The mystery following a string of deaths in the Dominican Republic has deepened after a hotel staffer confirmed a U.S. woman died of respiratory failure days before a Maryland couple was found dead of the same cause at the very same resort.
Miranda Schaupp-Werner of Pennsylvania died at the Grand Bahía Príncipe hotel in La Romana on May 25, five days before Cynthia Day, 65, and fiancé Nathaniel Holmes, 63, were discovered dead in their hotel room, the staffer told ABC News.
A representative for Schaupp-Werner’s family said the 41–year–old “died suddenly and inexplicably in her hotel room” after having a drink from a minibar. Her husband, Daniel Werner, was present when she started experiencing physical distress and collapsed. The two were on the island celebrating their ninth wedding anniversary when tragedy struck.
Jay McDonald, the family’s spokesman, said Schaupp-Werner was in good health when she and her husband checked into the all-inclusive resort earlier that day. Day and Holmes had also arrived at the hotel that day and would meet a similar fate less than a week later.
An autopsy concluded all three died of respiratory failure and pulmonary edema, which is a buildup of fluid in the lungs. Officials with the Dominican Republic National Police said there was no sign of violence or struggle in Day and Holmes’ deaths.
McDonald said news of the couple’s demise sparked “serious concern” for Werner’s family, considering the blatant similarities. He said he believes their deaths were “beyond coincidence.”
“They died five days after, and the cause was determined to be the same, this just puts this whole thing through the stratosphere — something is going on, and we want to know what it is,” McDonald told Fox News.
The family suspects the vacationers may have been poisoned, however, a toxicology screening was never done, “nor were Mrs. Schaupp-Werner’s glass and drink tested,” according to McDonald. The family has since reached out to the State Department to request an investigation.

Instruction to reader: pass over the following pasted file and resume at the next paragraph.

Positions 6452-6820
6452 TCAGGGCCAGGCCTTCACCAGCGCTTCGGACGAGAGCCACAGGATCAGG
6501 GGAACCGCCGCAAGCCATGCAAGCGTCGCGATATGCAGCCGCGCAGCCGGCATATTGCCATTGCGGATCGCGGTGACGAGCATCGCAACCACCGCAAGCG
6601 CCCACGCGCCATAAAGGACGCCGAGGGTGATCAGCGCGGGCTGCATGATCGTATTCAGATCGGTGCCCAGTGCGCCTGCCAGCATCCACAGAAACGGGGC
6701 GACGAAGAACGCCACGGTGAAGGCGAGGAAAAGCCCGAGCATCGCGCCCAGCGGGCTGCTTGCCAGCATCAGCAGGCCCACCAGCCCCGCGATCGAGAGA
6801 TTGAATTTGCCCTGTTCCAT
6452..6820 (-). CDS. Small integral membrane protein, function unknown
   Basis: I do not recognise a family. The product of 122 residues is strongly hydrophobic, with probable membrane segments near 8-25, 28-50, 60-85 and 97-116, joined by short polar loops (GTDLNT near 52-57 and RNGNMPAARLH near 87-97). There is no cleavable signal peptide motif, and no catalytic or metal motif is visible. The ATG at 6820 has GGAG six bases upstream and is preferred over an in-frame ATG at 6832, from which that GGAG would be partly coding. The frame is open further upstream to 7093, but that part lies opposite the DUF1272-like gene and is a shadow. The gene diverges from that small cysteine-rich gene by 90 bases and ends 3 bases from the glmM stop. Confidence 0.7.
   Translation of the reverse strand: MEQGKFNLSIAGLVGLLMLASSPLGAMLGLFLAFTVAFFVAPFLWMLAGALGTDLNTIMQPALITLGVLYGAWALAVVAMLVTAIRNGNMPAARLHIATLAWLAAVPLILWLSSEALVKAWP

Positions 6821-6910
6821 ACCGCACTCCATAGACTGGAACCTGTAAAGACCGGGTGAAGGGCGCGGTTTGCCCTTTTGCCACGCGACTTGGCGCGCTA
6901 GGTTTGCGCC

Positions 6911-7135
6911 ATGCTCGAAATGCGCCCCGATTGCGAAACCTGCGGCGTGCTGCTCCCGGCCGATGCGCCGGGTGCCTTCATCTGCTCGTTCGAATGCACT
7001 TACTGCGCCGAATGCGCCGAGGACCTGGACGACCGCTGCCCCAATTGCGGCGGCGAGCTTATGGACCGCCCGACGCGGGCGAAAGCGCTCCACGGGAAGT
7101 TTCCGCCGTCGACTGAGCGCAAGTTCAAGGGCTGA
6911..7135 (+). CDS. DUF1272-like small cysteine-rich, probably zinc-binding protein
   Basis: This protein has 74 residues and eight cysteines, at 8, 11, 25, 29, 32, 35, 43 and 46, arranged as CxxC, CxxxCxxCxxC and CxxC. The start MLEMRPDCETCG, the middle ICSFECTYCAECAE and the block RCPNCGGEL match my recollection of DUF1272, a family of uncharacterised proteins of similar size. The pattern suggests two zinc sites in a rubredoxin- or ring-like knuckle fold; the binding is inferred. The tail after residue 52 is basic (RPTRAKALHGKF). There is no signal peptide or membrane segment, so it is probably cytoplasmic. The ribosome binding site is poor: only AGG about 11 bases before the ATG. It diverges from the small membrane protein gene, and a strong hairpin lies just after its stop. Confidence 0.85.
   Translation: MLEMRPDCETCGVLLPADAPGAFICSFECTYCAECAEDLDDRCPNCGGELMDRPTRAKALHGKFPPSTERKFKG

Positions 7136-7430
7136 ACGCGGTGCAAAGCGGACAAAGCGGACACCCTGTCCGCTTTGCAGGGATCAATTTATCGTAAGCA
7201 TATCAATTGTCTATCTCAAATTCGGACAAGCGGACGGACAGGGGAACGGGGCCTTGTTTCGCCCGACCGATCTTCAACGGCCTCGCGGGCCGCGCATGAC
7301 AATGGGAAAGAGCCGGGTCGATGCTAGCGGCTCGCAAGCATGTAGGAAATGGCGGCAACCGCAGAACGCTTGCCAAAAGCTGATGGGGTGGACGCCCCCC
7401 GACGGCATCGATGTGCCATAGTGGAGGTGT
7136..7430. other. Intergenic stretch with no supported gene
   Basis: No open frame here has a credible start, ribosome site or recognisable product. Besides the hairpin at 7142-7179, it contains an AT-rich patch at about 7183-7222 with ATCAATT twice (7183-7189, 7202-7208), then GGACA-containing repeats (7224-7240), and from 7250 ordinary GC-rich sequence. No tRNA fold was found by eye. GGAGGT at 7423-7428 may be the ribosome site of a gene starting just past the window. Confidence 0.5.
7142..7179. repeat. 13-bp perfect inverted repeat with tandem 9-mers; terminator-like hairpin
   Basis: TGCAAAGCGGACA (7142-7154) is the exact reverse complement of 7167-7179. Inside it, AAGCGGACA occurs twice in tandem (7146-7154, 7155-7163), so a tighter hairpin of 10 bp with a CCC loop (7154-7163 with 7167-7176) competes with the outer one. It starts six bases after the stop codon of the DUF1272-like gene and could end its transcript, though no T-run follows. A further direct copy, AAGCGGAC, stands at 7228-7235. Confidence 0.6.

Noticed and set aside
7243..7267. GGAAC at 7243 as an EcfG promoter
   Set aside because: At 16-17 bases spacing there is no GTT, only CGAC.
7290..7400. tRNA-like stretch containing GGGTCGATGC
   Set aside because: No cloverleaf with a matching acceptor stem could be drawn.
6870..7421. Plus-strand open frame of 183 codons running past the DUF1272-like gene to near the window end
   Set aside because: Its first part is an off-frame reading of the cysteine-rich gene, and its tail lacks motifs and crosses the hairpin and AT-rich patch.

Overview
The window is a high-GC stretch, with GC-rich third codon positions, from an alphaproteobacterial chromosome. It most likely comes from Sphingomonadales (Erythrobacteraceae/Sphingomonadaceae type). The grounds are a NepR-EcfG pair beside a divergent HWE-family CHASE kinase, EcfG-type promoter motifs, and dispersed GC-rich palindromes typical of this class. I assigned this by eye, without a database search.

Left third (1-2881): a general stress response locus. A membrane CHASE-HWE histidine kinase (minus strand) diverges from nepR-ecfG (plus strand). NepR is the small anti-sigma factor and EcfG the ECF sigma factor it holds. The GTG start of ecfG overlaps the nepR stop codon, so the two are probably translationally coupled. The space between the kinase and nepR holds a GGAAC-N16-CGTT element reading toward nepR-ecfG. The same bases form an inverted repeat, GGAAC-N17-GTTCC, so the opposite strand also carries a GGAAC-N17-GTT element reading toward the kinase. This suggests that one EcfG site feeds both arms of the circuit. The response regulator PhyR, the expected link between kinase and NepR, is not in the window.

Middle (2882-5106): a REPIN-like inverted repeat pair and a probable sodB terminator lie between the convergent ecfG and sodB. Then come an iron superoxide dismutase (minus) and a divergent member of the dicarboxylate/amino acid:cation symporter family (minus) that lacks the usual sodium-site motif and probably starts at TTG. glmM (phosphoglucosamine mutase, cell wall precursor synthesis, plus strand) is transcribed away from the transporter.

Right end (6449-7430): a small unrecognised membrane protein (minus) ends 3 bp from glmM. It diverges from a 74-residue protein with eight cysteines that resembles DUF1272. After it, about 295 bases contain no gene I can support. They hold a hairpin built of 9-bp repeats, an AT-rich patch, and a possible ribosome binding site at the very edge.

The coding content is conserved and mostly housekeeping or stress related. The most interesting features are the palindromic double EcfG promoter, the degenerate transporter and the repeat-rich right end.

The agency confirmed to Fox News that it is “actively monitoring” the investigations into the “tragic”deaths, but said so far, it has found “no connection between these incidents.”
Dominican authorities said they were aware of Schaupp-Werner’s death but didn’t launch an investigation because it didn’t seem suspicious. In contrast, local police are investigating the deaths of Day and Holmes, which were deemed questionable after officials said Holmes complained of chest pains the day he died but refused to see the doctor on call.
“We offer our sincerest condolences to the family on their loss,” the State Department said of the deceased couple.
The deaths, along with a recent assault, have raised new alarm about traveling to the island paradise. A Delaware woman came forward this week to say she was attacked in an hours-long assault while staying at a resort in Punta Cana earlier this year. The brutal beating, suffered at the hands of a man in a resort uniform, reportedly happened as the woman was headed to get a late-night snack from a lounge at the resort.
In March, New York woman Portia Ravenelle, 52, and her friend, Orlando Moore, 40, were reported missing after they failed to return from their trip to the DR. An investigation concluded the pair perished on their way to the airport after their rental car veered off-road and into the ocean in the early hours of March 27.
Ravenelle’s was found on the side of the road and she died from her injuries days later while Moore’s body was recovered from the sea.